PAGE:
Reaching out to farm women during pandemic challenge

Gloria Hafemeister
Women connect online for Heart of the Farm: Women in Ag conference.

The cancellation of meetings has not kept farm women from getting together to share, learn and encourage. Due to COVID-19 the University of Wisconsin- Extension was not able to host the 2020 Heart of the Farm-Women in Ag Conferences in person this year, so it's been switched to an online way to connect. 

Eighty women participated in the first in a series of on-line coffee chats sponsored by the University of Wisconsin-Madison Division of Extension Heart of the Farm-Women in Agriculture program.

The statewide ZOOM conference featured Jess Peters from Spruce Row Farm in Meadville, PA who shared her thoughts on the resiliency of farmers and ideas for getting through these crazy times.

Peters is a part of her family’s Spruce Row Farm where the Peters family milks 275 Jerseys.  She also runs the farm’s Facebook page and is an advocate for the dairy industry and a blogger for Hoard’s Dairyman. 

Sharing her personal ideas for struggling with the current crisis she suggested, “Own up to the fact that your mental state is not what it should be.”

She admits that can be easier said than done but she says, “Admitting that you feel isolated or depressed will make it easier to accept it and you must do this before you can move on.”

She suggests talking about it with friends, family, social media friends. 

“Letting them know how you feel will help them as well,” she notes.

She further illustrates, “When you ask someone how they are they will usually reply ‘I’m fine’ but if you ask them again and show your genuine interest you may get a different answer and by listening to them you will help them.”

She challenged the participants asking, “Are you a dreamer or a doer?”

Most farmers are doers, according to Peters. 

“Dreamers think about how good the end will be rather than about how to get there,” she points out.  “If you know who you are you will have an easier time coping with it.”

She also offered other suggestions for coping with the challenges of the pandemic.  “Embrace the silly. Change your routine. If you always do a particular job on the farm and someone else does another job, switch with them for something different.”

She cautions about the danger of social media and listening to the news adding to anxiety.

“Choose who you follow or unfollow. If they are getting you down with their posts don’t follow them,” she advises. “Surround yourself with people who inspire you. It doesn’t have to always be ag-people either.”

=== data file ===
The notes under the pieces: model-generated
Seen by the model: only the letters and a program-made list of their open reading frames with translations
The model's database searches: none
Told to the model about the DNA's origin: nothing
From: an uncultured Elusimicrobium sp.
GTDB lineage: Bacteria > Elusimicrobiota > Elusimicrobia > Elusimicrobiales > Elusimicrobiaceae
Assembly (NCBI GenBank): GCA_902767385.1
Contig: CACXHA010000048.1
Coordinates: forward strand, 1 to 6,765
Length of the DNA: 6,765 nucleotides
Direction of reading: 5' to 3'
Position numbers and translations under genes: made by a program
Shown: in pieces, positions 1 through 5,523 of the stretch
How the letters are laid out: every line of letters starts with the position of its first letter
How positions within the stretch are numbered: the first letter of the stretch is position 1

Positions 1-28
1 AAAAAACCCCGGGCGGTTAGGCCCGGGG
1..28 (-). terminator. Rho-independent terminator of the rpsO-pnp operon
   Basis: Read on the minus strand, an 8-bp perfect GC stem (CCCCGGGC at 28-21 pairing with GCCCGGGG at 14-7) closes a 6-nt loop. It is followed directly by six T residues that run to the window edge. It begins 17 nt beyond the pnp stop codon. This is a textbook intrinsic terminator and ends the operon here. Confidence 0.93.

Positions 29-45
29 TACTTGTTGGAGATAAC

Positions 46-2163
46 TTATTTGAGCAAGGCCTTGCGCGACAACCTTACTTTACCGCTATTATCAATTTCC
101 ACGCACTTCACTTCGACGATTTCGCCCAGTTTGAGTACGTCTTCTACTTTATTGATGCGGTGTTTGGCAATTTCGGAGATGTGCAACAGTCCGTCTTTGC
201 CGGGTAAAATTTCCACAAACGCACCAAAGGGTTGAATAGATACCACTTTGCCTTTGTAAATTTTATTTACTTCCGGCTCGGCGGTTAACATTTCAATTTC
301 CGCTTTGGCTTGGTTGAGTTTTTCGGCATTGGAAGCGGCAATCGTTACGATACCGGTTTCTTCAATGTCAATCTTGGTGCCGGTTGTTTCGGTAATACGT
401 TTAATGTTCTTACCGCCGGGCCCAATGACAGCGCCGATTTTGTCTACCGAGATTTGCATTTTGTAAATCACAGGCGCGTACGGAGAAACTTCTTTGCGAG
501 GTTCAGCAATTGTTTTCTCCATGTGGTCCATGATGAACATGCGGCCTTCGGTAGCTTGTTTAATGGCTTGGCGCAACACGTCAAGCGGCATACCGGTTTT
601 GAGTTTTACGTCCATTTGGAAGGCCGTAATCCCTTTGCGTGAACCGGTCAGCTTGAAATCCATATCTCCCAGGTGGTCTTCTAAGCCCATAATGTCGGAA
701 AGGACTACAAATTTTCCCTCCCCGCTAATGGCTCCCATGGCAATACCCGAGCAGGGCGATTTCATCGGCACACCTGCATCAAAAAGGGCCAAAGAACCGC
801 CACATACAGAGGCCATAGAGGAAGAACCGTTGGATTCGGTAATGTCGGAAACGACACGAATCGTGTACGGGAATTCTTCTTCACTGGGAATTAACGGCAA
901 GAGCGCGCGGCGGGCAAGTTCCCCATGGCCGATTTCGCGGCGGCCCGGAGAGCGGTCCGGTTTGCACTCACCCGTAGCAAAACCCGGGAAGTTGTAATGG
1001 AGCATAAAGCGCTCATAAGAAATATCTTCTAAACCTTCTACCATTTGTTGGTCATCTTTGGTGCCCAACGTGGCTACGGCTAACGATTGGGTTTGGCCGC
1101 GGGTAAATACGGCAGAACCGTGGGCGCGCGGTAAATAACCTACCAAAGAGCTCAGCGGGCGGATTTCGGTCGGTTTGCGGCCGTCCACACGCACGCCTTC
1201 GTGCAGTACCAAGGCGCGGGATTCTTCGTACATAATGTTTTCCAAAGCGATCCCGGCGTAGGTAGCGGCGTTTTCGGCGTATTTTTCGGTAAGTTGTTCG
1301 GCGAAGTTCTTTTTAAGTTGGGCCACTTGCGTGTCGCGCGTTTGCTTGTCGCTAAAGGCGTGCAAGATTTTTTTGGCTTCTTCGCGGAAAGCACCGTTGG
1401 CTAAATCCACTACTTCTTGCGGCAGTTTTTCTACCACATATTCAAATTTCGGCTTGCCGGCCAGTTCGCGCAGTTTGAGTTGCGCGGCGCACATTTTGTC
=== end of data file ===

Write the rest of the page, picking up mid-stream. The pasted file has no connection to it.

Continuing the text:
One of the ways Peters has been reaching out to farm women and others who may be stressed out is by a project known as “Our Ag Secrets” – an online platform that allows people to post anonymously the things they might be afraid to say aloud.

She points out that this can be very helpful in relieving stress for those who may need to vent about family or their current situation but are afraid to do so because of the fear of hurting their feelings.

Following Peters’ presentation the participants in the chat divided into smaller groups where each had an opportunity to talk about how they have been coping with the stressful few months on the farm.

One participant suggested when away from the farm, don’t talk about the farm. Another suggested making a list of things that need to be done and then cross off items as they are handled.

Still another recommended building a structure into the day with a balance between farm and off-farm work.

When discussing time-management a participant recommended ordering groceries on line and picking them up. Another said they have saved time on their farm by putting a “team viewer” on their phone in order to access the main farm computer from the phone rather than needing to go back to the office to check on something.

Another whose barn entrance was not visible from the office used a baby monitor to hear when someone enters the barn.

Jenny Vanderlin of the UW-Madison notes that over the years the role of farm women has changed. Farm women are involved in making decisions on the farm but they also need some sort of social outlet and an opportunity to learn from one another.

She points out that for many farm women, finding a balance has been a struggle. She admits that men, too, are challenged with finding a balance but women seem to worry about it more.

“Farm women, more than others, feel responsible for the business and for the welfare of the family,” she suggests.  “A woman’s balance is always changing. Appreciate and embrace your current stage in life.”

The Heart of the Farm program will be offering more sessions this spring to help farm women deal with time management issues, communication, nurturing healthy relationships during times of stress and financial matters.